I want to begin my sermon today with a quote about today being Trinity Sunday. It comes from Cláudio Carvalhaes, theologian at Union Theological Seminary in New York. He wrote, “Trinity Sunday is a heavy lift for preachers. While all other church festivals and holy days mark events, Trinity Sunday is all about an idea. An indefensible, unverifiable, seemingly inchoate idea that has animated the church for centuries.” A Sunday celebrating an idea; ideas really. A sermon on things that are beyond our comprehension. God is three. God is one. God is undivided. God appears everywhere. God is now. God has always been.
Then Isaiah, the witness of this vision, has his lips touched with a red hot coal, taking away all his guilt. This does prepare him for his calling as prophet and he responds “Here am I; send me!” A willing response from a man of unclean lips who has been brought by a vision to the very throne of God.
And we have Nicodemus. A rabbi, a Pharisee, a learned man. He came to Jesus in secret at night because he didn't want to be seen associating with this man who displayed wonderful power, brilliant ideas but who was certainly out of favor with the leaders in Jerusalem. Nicodemus, to his credit, went right to the source. But what he heard from the lips of Jesus was kind of weird too. Words about being born again, born from above... Nicodemus's question is logical, “How can anyone be born after having grown old? Can one enter a second time into the mother’s womb and be born?” Weird.
Jesus tells him, “The wind blows where it chooses, and you hear the sound of it, but you do not know where it comes from or where it goes.” What does that have to do with being born again? He spoke of things of the Spirit; wind and breathe. This is actually one of the few passages where we can find the parts of the Trinity all included. The term Trinity is never used in the bible, it was developed as a theory years later to explain how God could be the Father of Jesus while Jesus was God on earth and that Jesus sent someone to continue his ministry. But this wasn't a physical person, it was a spirit that dwells within believers. Wow.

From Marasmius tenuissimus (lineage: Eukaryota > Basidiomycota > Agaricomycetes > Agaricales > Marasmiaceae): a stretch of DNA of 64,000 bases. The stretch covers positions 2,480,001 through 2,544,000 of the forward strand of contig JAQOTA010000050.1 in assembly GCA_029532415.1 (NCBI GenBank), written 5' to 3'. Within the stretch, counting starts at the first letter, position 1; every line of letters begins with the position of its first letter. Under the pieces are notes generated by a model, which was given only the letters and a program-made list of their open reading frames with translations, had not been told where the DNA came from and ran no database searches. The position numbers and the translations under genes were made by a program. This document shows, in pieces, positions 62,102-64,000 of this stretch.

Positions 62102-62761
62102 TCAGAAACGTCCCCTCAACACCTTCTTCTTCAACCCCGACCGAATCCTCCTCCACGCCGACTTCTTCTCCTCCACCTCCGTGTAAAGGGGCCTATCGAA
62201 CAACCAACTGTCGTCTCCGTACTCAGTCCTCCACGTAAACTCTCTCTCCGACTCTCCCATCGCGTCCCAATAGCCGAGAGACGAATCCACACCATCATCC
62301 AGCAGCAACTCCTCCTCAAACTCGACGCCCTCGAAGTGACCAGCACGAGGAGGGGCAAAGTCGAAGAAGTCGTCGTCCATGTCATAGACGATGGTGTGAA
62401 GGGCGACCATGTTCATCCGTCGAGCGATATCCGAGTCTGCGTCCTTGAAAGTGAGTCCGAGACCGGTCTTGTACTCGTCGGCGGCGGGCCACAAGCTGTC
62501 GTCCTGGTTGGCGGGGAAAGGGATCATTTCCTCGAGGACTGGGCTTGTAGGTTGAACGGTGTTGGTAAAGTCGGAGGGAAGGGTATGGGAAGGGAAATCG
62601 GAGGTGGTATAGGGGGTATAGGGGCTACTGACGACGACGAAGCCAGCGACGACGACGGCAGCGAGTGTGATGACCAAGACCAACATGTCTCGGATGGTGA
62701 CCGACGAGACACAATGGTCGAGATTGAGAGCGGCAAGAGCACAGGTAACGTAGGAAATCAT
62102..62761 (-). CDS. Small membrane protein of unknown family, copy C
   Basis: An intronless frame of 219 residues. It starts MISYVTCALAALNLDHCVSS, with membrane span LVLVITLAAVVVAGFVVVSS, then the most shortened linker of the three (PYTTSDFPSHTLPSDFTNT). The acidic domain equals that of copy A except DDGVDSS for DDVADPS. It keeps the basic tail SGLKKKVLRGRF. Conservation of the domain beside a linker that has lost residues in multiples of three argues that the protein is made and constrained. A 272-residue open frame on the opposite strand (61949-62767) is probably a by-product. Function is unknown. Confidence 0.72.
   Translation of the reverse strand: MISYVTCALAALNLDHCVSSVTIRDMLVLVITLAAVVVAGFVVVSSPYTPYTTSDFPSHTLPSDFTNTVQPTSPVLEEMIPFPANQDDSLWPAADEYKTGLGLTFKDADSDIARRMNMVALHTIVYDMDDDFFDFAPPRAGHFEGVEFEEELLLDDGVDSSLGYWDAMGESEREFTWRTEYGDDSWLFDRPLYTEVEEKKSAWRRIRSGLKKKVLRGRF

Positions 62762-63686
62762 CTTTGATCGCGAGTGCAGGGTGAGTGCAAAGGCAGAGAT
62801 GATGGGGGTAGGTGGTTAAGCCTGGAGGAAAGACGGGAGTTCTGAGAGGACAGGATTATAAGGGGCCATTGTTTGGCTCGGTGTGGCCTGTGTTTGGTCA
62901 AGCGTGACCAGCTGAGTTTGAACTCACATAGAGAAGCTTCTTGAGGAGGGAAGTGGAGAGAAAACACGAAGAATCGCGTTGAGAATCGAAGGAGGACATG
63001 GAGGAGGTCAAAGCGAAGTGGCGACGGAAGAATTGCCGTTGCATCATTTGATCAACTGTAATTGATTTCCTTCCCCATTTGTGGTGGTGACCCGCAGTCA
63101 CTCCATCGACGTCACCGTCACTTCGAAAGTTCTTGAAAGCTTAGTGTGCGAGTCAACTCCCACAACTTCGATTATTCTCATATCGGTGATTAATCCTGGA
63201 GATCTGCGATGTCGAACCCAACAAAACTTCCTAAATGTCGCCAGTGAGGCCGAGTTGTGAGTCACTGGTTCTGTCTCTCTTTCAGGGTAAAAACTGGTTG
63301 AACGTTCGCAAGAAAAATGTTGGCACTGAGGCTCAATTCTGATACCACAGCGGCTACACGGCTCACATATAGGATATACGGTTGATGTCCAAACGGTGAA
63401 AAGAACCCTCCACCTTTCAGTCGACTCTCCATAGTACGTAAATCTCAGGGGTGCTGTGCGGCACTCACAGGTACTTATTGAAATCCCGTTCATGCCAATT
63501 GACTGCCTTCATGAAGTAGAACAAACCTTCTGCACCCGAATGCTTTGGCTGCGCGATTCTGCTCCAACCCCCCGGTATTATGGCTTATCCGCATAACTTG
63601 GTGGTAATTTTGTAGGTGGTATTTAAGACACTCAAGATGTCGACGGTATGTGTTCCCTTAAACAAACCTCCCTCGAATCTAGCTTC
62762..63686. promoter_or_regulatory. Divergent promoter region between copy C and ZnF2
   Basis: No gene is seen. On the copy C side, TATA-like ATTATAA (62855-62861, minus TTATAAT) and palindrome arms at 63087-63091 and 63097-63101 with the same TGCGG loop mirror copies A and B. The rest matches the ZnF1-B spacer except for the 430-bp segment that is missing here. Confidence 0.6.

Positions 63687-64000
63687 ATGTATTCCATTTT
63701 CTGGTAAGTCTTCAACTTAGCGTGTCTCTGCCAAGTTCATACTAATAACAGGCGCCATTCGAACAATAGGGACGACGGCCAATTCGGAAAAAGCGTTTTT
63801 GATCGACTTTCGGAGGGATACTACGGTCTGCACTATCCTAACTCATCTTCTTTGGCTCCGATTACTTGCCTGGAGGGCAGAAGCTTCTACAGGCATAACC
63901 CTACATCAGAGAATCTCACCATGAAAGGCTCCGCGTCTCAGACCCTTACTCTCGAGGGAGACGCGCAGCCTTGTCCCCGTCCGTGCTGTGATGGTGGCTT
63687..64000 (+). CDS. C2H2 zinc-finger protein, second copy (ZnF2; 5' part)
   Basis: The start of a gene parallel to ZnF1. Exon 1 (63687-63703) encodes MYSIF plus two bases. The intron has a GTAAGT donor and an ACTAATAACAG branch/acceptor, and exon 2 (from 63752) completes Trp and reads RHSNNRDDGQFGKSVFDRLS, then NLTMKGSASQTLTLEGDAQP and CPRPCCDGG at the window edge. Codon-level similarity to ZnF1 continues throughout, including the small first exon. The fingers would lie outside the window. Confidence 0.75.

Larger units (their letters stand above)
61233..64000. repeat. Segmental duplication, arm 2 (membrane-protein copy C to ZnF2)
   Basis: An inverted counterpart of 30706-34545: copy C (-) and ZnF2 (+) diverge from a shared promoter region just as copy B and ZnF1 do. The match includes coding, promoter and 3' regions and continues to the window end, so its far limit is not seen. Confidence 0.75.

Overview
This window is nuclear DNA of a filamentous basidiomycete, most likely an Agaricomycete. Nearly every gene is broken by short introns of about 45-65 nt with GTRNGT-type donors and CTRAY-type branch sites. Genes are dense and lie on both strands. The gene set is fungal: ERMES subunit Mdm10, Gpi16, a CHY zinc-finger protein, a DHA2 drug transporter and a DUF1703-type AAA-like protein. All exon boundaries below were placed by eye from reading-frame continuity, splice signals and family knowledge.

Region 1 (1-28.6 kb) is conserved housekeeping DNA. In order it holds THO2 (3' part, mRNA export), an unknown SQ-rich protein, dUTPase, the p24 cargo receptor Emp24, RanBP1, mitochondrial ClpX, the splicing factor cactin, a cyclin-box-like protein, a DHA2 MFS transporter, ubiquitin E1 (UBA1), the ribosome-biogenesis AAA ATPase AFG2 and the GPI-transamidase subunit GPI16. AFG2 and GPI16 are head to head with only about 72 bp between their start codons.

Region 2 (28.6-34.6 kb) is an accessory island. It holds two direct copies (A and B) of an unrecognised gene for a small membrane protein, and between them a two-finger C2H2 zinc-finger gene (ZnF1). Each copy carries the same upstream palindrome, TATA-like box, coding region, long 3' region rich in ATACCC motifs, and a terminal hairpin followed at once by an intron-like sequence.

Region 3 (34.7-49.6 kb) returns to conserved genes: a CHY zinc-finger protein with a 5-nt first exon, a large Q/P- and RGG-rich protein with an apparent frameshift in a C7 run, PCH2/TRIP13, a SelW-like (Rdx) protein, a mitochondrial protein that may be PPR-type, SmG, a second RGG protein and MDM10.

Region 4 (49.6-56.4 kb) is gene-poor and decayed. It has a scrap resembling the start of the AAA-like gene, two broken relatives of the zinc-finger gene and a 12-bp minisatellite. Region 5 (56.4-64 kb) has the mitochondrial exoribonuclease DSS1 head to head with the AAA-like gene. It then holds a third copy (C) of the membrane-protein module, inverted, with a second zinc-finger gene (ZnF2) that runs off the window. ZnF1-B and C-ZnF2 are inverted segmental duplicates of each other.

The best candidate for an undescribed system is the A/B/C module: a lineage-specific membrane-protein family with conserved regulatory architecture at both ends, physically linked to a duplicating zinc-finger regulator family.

And as I considered how to make sense of all this, I decided I can't. Oh, I can say the right words and I can quote theologians. But let's be honest, there just is no way for us on earth to understand such a divine arrangement. I admit that I am like Nicodemus, as Jesus said, (with a slight change for my claim) “If I have told you about earthly things and you do not understand...(believe), how can you understand...(believe) if I tell you about heavenly things?” I admit it, I can't understand. And if you find someone who tells you they do, you may want to either run away as quickly as you can or bow and worship because if they do indeed understand, they must be God themselves.